Negotiating and accepting the offer

Once you receive an offer on your home, your work is not done. It’s time to be strategic about negotiating and accepting an offer.

As the seller, you may feel relieved when you receive the first offer on your home. However, there is still a lot at stake. You’ll have several big decisions left to make and a short period of time in which to act.

That’s why it’s important to do your homework ahead of time.

Once you have an offer in hand, you'll know the buyer's offer price and terms and conditions — including a closing date, provisions for certain fees, contingencies and your deadline to respond. You now have three options:

  1. Accept the offer “as is” and bind the contract.

  2. Negotiate with the buyer via a counter offer.

  3. Reject the offer and move on.

Navigating negotiations

You may decide to counter the buyer’s initial offer. This is common, and typically occurs because the seller asks for a higher sales price or to adjust the closing date. However, you should allow your real estate agent to guide you through any negotiations. Their experience and knowledge of your local market conditions and personal and financial goals are valuable.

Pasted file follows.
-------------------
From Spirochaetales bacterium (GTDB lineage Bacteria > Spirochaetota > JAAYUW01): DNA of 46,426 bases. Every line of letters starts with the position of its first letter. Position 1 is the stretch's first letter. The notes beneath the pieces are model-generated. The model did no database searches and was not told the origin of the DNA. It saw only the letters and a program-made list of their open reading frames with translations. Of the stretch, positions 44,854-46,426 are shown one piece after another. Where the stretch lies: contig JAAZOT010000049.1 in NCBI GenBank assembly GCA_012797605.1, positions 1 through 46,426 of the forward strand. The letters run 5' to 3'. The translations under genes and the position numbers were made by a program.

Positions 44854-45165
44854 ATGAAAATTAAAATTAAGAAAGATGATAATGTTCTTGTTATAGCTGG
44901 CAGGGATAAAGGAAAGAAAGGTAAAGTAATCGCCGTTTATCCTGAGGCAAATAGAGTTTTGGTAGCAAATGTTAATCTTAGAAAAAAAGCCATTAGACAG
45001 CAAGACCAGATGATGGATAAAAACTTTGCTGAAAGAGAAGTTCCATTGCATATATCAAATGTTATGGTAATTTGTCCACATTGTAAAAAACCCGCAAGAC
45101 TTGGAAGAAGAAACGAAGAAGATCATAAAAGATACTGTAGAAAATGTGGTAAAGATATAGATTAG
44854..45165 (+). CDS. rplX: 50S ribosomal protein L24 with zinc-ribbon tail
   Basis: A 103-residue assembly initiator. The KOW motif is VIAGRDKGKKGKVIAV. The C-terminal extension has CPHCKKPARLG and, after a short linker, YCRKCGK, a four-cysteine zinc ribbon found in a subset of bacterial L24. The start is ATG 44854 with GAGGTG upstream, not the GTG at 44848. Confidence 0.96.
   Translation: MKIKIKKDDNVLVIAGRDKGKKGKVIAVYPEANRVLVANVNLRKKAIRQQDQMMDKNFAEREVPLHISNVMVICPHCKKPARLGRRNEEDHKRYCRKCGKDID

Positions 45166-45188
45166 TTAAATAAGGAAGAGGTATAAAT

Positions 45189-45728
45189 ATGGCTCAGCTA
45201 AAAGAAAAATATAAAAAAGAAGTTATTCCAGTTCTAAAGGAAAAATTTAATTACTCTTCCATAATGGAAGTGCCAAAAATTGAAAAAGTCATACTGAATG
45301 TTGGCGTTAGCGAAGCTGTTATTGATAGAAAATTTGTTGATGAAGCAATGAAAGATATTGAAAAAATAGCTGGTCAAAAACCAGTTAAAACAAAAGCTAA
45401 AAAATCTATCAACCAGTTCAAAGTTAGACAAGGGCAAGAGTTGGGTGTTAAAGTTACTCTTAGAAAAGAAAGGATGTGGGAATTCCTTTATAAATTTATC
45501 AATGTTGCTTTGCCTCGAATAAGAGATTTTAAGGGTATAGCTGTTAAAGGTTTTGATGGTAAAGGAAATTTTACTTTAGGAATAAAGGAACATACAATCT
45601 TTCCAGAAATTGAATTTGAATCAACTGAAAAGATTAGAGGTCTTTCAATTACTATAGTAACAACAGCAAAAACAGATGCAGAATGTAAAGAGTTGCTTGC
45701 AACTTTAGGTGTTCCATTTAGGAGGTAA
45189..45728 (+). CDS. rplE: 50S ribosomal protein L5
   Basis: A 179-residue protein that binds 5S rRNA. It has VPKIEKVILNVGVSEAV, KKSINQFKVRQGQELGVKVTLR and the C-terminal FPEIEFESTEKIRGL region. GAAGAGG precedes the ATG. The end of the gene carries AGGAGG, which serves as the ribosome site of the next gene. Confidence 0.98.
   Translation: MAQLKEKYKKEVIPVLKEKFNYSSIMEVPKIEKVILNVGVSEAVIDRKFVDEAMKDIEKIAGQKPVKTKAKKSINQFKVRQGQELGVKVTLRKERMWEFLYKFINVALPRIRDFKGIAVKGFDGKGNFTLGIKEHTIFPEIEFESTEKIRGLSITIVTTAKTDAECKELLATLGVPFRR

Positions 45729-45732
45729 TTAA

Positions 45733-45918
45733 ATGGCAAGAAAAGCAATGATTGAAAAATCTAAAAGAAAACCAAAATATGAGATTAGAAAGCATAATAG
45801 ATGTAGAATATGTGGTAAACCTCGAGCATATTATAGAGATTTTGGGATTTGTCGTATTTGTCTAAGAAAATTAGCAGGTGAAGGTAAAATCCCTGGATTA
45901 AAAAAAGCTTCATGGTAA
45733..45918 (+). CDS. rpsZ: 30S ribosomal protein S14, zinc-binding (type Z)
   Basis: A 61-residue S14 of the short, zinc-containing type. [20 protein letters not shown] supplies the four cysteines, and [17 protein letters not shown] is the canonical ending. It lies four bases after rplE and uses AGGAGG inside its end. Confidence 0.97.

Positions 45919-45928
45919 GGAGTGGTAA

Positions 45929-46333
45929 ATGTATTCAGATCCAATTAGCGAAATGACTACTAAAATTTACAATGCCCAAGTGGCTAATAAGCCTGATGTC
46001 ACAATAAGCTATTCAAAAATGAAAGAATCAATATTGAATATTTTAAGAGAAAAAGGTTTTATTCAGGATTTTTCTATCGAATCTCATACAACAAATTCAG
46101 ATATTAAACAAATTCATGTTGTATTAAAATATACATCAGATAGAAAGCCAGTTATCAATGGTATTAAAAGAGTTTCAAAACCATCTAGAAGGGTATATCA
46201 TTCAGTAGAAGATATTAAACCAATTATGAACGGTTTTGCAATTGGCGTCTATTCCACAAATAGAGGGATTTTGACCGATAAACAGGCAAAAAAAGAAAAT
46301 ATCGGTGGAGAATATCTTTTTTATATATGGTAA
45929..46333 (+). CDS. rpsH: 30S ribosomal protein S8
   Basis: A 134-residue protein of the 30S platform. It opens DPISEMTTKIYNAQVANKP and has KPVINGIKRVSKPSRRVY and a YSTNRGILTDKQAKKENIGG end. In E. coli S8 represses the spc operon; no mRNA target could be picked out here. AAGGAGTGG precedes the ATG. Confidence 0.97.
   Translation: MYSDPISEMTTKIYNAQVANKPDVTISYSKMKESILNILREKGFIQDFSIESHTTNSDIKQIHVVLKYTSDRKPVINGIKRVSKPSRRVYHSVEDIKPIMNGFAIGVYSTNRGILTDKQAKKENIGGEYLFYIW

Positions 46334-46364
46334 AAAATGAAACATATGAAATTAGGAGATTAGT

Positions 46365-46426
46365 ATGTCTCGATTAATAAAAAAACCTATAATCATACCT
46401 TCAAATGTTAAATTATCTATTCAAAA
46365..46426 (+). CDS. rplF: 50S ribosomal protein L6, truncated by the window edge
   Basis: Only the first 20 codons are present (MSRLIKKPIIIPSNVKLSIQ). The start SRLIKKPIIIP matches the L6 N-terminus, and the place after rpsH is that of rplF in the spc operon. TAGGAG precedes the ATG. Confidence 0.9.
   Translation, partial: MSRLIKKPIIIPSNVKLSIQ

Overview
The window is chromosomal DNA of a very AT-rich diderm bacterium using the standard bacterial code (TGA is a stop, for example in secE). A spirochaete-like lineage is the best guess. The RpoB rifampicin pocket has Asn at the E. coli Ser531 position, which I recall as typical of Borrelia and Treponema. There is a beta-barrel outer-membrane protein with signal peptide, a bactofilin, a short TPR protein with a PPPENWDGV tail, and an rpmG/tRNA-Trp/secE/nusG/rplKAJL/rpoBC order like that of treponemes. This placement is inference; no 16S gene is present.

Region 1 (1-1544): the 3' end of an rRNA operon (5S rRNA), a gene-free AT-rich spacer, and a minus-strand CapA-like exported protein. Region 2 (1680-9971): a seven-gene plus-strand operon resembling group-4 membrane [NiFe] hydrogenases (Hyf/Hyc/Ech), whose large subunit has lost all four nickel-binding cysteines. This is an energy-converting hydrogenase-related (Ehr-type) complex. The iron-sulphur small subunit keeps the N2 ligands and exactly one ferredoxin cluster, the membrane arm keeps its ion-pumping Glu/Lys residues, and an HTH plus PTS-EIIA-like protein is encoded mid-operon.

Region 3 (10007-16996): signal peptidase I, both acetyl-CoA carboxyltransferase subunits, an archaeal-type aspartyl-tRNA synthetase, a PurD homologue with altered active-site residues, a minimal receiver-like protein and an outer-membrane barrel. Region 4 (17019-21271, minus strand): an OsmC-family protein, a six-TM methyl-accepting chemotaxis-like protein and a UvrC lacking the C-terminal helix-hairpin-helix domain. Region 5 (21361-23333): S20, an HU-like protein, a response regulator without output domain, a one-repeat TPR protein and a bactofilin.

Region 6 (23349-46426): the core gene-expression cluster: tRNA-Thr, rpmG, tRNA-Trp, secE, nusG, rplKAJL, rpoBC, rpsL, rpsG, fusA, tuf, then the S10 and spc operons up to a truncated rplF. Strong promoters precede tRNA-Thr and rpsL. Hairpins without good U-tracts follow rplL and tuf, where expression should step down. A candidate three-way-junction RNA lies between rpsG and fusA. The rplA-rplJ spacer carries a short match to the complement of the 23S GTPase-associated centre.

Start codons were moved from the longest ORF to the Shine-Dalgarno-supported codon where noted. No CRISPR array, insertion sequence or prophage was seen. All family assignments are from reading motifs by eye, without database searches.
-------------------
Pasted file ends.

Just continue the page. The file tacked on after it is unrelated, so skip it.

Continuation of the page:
If you opt to negotiate, your agent will submit a counteroffer to the buyer’s agent, detailing your requested changes. This puts the buyer in the driver’s seat, meaning they can now accept, counter or reject and move on (which is the risk associated with negotiating). In most cases, the back and forth between you and the buyer should last about one to three days, but it’s not uncommon for it to take longer.

Though you want the best price for your home, the buyer wants the best deal. Sometimes to finalize the transaction, you may need to meet closer to the middle. This is why it’s important for you to know your ultimate goal early in the process.

Closing your loan